But, to be quite honest, this alone wasn’t enough to comfort me. Yes, I believe that, if you pray to God and believe He is there, He hears your prayers and will answer, even though we may not always like the answer. However, I have often wondered: are the tears we cry just body fluid that gets wiped off by tissues and that lands up in the dust bin? Are they really just part of the time when they pour down our faces? Is the hope that there will someday be no more tears the only comfort we have in this life, or could it be possible that there’s more to it?

Because I couldn’t seem to find an answer to these questions and be comforted by the hope in the belief that there will be a time of zero tears in future, I used to believe (without having any Scripture to starve my belief) that a prayer filled with many tears and only a few words has more value to God than a prayer with many words but no tears.

Then, yesterday morning, I read Psalm 56. As I read it, I was praying that Scripture over my husband as he is currently working his last month’s notice, and some of his colleagues, (or one in, particular), really seem to watch his every move so they can have something to say against him to score more points with the CEO for biting his back and getting him into trouble.

To those of you who acknowledge that there is such a thing as spiritual warfare, I recommend that you read this Psalm the next time it seems as if you (or someone with whom you happen to fellowship) are constantly being attacked by people around you whose only aim seems to be to find something against you so they can get you into trouble. That’s because in that Psalm, David talks about slanderers pursuing him all day long, attacking him in their pride by always twisting his words and plotting to harm him.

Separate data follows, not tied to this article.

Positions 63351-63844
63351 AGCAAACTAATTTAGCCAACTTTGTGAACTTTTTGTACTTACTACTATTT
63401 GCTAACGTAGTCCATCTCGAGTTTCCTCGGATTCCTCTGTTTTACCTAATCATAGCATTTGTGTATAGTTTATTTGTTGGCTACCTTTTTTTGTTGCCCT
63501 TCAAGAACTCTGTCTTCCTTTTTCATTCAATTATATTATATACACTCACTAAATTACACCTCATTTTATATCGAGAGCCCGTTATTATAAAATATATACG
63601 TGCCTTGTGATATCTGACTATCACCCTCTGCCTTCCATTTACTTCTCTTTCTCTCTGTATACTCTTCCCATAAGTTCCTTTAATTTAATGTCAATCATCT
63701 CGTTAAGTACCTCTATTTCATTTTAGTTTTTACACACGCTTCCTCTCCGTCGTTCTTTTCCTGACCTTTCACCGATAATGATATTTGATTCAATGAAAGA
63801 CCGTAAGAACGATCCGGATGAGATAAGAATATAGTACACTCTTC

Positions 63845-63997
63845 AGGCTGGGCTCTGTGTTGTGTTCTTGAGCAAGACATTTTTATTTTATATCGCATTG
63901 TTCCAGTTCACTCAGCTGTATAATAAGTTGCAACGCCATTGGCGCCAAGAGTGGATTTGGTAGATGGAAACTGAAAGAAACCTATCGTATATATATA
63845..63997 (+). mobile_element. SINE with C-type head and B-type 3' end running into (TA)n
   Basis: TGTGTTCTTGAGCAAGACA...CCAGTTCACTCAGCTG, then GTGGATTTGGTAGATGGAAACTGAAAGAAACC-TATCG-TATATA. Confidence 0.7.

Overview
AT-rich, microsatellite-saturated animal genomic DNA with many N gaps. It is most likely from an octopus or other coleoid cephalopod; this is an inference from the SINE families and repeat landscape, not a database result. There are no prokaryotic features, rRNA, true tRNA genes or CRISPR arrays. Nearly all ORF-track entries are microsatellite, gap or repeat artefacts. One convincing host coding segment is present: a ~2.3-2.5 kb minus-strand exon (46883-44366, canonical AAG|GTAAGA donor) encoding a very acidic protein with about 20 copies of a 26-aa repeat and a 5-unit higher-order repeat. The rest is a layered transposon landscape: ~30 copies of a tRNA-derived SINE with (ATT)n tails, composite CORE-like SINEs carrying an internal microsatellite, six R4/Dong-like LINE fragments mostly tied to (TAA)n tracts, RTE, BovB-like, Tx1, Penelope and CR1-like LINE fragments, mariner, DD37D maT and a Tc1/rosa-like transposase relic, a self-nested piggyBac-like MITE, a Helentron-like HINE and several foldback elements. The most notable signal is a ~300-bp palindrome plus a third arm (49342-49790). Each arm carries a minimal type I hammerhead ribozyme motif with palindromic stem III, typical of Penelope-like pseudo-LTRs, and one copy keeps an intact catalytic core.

But anyway, returning to the subject of what I read and prayed, I was reading the Psalm out loud, and then I would pause after each verse to reflect on it. I remember specifically praying that my husband’s first reflex at the moment he becomes aware of the attack against him must be to trust in God’s Word, not fearing whatever men can do to him, no matter what happens.

Then, verse 8 in particular got my attention, and I admit that I reflected a lot longer on that specific verse than all the others in that Psalm. In the King James Version, it reads: “Thou tellest my wanderings: put thou my tears into thy bottle: are they not in thy book?”

Wait, I thought to myself. Let’s stop the bus right here and now! What’s this thing about tears in bottles and books? How can they be in both at the same time? What do other English translations say in the same verse?